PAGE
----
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Chalif, L. (1994). Meeting of the Psychoanalytic Association of New York. Psychoanal Q., 63:406-407.

(1994). Psychoanalytic Quarterly, 63:406-407

Meeting of the Psychoanalytic Association of New York

Lawrence Chalif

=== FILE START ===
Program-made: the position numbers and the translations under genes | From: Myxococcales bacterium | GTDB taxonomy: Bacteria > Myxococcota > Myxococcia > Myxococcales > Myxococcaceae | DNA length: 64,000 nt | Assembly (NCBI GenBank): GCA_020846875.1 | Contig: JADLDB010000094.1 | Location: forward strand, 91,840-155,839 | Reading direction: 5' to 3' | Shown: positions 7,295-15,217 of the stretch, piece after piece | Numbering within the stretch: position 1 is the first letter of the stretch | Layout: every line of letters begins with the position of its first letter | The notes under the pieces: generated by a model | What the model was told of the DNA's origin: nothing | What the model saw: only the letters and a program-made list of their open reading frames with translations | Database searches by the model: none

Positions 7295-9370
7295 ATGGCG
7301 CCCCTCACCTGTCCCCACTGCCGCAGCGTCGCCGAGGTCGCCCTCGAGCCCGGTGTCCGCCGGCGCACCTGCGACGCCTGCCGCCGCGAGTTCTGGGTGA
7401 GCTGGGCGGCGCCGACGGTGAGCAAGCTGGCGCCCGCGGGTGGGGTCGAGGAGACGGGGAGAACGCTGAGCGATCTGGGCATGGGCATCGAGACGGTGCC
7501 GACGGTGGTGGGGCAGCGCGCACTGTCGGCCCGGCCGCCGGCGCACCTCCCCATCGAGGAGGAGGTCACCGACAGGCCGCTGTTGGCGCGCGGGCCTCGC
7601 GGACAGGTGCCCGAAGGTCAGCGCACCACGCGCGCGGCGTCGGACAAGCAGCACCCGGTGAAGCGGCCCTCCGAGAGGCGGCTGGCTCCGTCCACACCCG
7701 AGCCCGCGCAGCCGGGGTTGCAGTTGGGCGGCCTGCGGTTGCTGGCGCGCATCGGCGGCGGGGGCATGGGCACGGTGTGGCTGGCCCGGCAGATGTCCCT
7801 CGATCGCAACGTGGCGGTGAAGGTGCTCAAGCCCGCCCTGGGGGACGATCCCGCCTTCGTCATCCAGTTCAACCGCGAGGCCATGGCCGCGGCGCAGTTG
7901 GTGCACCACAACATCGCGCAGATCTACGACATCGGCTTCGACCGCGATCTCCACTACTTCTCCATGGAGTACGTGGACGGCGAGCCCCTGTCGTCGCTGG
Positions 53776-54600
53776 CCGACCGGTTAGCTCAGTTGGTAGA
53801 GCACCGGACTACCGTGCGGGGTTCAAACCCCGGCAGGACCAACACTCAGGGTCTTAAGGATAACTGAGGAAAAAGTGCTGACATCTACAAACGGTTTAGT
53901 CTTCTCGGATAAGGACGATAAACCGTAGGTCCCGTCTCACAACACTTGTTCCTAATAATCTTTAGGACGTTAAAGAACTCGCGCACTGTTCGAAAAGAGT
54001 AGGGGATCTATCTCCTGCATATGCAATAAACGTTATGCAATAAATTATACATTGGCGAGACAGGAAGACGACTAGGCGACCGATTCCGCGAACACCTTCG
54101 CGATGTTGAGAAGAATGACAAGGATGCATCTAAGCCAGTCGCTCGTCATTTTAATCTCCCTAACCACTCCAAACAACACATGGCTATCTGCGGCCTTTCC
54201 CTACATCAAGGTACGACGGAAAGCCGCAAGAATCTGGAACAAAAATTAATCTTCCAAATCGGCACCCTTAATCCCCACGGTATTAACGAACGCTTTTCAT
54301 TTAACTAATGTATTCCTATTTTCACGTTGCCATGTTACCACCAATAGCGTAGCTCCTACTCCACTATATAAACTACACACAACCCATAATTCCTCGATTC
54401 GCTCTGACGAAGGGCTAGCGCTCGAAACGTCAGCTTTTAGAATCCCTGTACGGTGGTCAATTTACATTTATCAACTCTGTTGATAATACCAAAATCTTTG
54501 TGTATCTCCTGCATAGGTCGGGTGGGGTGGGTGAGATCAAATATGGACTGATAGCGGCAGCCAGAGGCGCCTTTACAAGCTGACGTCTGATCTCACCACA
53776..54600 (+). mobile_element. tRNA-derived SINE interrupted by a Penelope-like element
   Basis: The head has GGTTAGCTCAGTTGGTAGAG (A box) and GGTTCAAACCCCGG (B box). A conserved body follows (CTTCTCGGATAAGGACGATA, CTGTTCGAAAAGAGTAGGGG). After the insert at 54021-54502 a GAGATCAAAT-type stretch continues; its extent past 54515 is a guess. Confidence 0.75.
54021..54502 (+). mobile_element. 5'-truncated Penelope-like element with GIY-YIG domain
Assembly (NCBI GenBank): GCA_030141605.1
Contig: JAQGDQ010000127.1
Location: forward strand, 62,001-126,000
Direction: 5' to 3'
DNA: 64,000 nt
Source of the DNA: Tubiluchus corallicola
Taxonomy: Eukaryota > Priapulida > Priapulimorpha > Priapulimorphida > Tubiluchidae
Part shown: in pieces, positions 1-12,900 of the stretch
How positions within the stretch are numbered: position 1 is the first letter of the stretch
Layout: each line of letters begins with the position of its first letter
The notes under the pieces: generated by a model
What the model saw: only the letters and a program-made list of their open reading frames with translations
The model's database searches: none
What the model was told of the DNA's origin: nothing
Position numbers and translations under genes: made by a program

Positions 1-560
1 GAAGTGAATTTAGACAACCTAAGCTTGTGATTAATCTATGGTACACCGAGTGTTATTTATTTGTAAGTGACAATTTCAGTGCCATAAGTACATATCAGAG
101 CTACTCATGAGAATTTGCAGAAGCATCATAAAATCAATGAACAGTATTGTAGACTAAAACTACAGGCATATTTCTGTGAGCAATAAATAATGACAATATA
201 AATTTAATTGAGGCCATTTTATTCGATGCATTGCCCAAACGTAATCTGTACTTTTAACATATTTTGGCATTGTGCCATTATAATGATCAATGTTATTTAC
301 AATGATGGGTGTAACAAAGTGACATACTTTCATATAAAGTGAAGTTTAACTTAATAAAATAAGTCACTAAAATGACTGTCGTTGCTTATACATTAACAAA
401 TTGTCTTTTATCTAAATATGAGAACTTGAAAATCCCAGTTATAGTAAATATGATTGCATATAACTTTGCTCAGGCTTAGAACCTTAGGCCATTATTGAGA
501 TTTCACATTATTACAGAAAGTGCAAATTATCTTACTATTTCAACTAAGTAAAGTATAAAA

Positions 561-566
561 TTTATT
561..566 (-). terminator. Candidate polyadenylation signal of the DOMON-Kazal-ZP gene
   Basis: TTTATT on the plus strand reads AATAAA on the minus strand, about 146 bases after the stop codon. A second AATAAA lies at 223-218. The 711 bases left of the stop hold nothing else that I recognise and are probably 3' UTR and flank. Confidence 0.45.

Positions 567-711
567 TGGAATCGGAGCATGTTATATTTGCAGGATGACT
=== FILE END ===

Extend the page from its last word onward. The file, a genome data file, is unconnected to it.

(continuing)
DISCUSSION: Dr. Kerry Sulkowicz noted that Dr. Shengold's approach to the two forms of soul murder—child abuse and the concentration camp experience—was from the structural point of view, focusing on ego and superego functioning with great clarity and clinical usefulness. Dr. Sulkowicz suggested that if the perspective is shifted to the developmental and genetic points of view, some significant differences between these two types of soul murder can be seen. First, adult concentration camp victims have already passed through childhood developmental stages, as opposed to the victims of child abuse who have had their very development molded by such experiences. How did early developmental factors (i.e., pre-war personality structure) affect one's response to the concentration camp? Would survival be abetted by the relative psychological health stemming from positive childhood experiences, or, paradoxically, could pathological defenses derived from early trauma increase the camp prisoner's adaptiveness? Whereas parents are ethically, biologically, even evolutionally impelled to care for their children, the Nazis were living up to their collective ego ideal in trying to exterminate the Jews. And while abused children must struggle with profound disappointment in their parents, Levi and other writers have shown how victims of the Holocaust were more often disappointed with their fellow victims (who became abusers in the name of their own survival) than they were with their tormentors.

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